“Up until now, the concept of pulsar-based navigation has been seen just as that – a concept. This simulation uses technology in the real world and proves its capabilities for this task. Our X-ray telescope can be feasibly launched into space due to its low weight and small size; indeed, it will be part of a mission to Mercury in 2018. NPL’s timing analysis capability has been developed over many years due to its long heritage in atomic clocks. We are entering a new era of space exploration as we delve deeper into our solar system, and this paper lays the foundations for a potential new technology that will get us there.”
The Latest on: Autonomous interplanetary travel
[google_news title=”” keyword=”autonomous interplanetary travel” num_posts=”10″ blurb_length=”0″ show_thumb=”left”]
via Google News
The Latest on: Autonomous interplanetary travel
- Why our cities need smarter transport solutions than just autonomous vehicleson November 28, 2022 at 5:10 am
It is often claimed that autonomous vehicles (AVs) will reduce urban traffic and so make our communities safer. But while the trend away from driver-owned and -operated vehicles makes sense for our ...
- Why are Companies Reconsidering Their Autonomous Driving Investmentson November 19, 2022 at 4:29 am
Autonomous driving was among the hottest investment themes until a few months back. However, of late a lot of companies are rethinking their autonomous investments while others are under pressure ...
- Waymo unveils autonomous, all-electric MINIVAN that has no steering wheel or pedals - but sports three touchscreens - in further push for ride-hailing expansionon November 18, 2022 at 12:58 pm
The news came a day after Waymo secured its driverless deployment permit from the California Department of Motor Vehicles, which allows Waymo to charge for autonomous services, such as delivery ...
- Autonomous delivery startup Nuro lays off 20% of workforceon November 18, 2022 at 9:23 am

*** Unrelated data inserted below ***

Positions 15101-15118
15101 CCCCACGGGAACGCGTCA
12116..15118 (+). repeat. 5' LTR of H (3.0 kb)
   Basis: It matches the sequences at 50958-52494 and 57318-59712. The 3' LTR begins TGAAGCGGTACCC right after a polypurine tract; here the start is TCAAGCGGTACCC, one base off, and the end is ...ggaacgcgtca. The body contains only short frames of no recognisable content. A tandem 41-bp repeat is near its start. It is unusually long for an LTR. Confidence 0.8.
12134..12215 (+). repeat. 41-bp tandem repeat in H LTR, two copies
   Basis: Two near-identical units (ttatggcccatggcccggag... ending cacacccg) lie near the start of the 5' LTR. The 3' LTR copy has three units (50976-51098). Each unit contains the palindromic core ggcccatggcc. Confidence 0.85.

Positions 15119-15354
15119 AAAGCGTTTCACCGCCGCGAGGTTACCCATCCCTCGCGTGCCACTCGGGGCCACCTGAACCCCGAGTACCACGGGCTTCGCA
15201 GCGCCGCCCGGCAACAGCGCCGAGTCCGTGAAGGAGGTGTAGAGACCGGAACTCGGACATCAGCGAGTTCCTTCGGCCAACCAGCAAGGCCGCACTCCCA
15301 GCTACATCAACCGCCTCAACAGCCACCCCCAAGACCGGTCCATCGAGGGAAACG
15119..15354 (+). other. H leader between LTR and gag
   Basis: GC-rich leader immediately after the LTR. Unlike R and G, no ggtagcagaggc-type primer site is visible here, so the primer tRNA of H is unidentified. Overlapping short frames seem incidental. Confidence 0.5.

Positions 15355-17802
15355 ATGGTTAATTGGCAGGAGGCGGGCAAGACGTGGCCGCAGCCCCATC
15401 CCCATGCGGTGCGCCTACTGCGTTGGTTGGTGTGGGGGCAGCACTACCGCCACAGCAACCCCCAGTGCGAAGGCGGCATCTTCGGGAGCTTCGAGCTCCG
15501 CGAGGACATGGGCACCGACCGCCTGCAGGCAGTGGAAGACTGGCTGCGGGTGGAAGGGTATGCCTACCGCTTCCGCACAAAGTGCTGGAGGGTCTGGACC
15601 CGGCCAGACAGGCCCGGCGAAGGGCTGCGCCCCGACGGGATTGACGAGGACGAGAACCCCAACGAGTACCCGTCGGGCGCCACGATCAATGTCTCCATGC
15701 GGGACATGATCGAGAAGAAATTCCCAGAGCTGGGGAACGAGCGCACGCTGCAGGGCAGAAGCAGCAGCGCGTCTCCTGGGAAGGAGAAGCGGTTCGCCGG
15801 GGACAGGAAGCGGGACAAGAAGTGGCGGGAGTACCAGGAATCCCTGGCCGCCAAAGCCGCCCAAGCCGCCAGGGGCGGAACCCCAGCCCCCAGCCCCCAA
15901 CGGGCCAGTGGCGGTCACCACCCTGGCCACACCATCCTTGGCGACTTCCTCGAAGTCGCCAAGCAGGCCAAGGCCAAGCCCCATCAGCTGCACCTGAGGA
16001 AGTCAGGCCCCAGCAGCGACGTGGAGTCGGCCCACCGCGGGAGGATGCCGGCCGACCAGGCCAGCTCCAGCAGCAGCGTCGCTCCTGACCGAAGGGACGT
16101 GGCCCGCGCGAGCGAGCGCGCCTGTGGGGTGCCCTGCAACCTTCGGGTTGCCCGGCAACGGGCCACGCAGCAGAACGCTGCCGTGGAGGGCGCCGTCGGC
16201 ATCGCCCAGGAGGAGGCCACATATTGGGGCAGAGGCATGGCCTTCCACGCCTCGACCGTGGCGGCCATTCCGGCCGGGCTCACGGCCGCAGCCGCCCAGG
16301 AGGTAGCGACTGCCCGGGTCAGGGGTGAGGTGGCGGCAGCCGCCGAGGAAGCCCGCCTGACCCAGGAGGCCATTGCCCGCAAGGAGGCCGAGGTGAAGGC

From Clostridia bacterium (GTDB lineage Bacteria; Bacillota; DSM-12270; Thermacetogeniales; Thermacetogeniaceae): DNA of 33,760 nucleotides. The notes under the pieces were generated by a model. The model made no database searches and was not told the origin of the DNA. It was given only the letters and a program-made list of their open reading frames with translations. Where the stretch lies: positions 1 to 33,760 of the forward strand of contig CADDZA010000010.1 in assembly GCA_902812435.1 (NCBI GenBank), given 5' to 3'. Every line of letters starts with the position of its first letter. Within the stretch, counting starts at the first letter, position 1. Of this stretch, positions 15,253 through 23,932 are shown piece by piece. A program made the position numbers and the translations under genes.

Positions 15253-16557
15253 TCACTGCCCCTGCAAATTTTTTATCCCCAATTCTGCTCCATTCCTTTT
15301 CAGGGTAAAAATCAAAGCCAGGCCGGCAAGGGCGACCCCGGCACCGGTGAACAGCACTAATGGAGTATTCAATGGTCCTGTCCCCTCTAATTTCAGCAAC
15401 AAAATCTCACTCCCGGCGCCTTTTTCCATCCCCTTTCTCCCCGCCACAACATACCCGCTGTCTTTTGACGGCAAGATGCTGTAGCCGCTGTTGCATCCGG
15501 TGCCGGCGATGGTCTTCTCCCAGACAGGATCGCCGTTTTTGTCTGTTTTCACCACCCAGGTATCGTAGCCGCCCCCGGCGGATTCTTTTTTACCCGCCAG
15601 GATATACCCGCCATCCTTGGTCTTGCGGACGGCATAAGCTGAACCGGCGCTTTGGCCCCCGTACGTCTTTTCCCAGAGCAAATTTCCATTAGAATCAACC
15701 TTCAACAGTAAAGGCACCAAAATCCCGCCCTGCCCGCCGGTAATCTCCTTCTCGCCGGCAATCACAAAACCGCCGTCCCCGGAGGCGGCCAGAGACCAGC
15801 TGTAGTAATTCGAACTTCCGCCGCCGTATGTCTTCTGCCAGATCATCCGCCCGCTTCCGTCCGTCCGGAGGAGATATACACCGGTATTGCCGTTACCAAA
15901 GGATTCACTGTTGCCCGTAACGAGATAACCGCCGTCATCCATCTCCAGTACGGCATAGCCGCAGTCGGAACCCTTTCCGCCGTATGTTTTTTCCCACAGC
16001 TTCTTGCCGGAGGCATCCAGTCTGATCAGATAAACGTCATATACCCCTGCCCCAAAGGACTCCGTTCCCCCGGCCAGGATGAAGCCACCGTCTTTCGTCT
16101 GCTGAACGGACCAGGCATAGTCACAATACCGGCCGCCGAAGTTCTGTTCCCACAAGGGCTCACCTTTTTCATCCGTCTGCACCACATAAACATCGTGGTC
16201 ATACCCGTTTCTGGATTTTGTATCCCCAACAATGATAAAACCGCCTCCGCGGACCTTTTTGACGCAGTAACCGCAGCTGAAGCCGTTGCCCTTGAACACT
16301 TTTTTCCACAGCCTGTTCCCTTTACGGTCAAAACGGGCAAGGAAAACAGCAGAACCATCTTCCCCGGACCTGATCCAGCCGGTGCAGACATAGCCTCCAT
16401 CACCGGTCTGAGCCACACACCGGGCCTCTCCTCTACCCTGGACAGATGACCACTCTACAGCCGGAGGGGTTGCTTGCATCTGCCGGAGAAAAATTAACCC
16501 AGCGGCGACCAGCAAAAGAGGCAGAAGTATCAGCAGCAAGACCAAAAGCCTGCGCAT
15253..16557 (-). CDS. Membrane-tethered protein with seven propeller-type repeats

Nuro, the autonomous vehicle delivery startup backed ... some notice period to ease this transition and, if applicable, travel assistance, the email said. While the company has made progress ...
- How to make future autonomous transportation accessible to everyoneon November 18, 2022 at 7:02 am
is to spur the innovation needed to ensure that when autonomous transportation becomes widespread, it can accommodate people with any travel-limiting disability or mobility challenge. The winning ...
- $68+ Billion Autonomous Last Mile Delivery Market Size to Grow at a CAGR of 3% by 2028 | Exclusive Report by The Insight Partnerson November 17, 2022 at 5:45 pm
New York, Nov. 17, 2022 (GLOBE NEWSWIRE) -- The Insight Partners published latest research study on "Autonomous Last Mile Delivery Market Size, Share, Demand, Growth Strategy, Industry Trends and ...
- How could future autonomous transportation be accessible to everyone?on November 16, 2022 at 4:01 pm
The goal of the competition, called the Inclusive Design Challenge, is to spur the innovation needed to ensure that when autonomous transportation becomes widespread, it can accommodate people with ...
- Waabi announces ‘plug-and-play’ autonomous trucking solutionon November 16, 2022 at 10:57 am
Waabi, the autonomous vehicle startup founded by former chief scientist at Uber’s Advanced Technology Group Raquel Urtasun, announced a new turnkey solution for semi truck manufacturers who want ...
- Volkswagen Presents The GEN.TRAVEL: Its Future Autonomous Vehicle With Zero Emissionson November 15, 2022 at 12:43 am
Volkswagen’s GEN.TRAVEL autonomous concept car shows how the brand is planning for its future generations of vehicles. The prospective self-driving car, which was unveiled at the Chantilly Arts ...
- Autonomous golf carts? Yes, pleaseon November 14, 2022 at 8:55 pm
It’s easier to create an autonomous vehicle that does not travel at 100 km/h The Israeli startup Carteav is developing an autonomous driving system not meant for private vehicles on the highway, but ...
via Bing News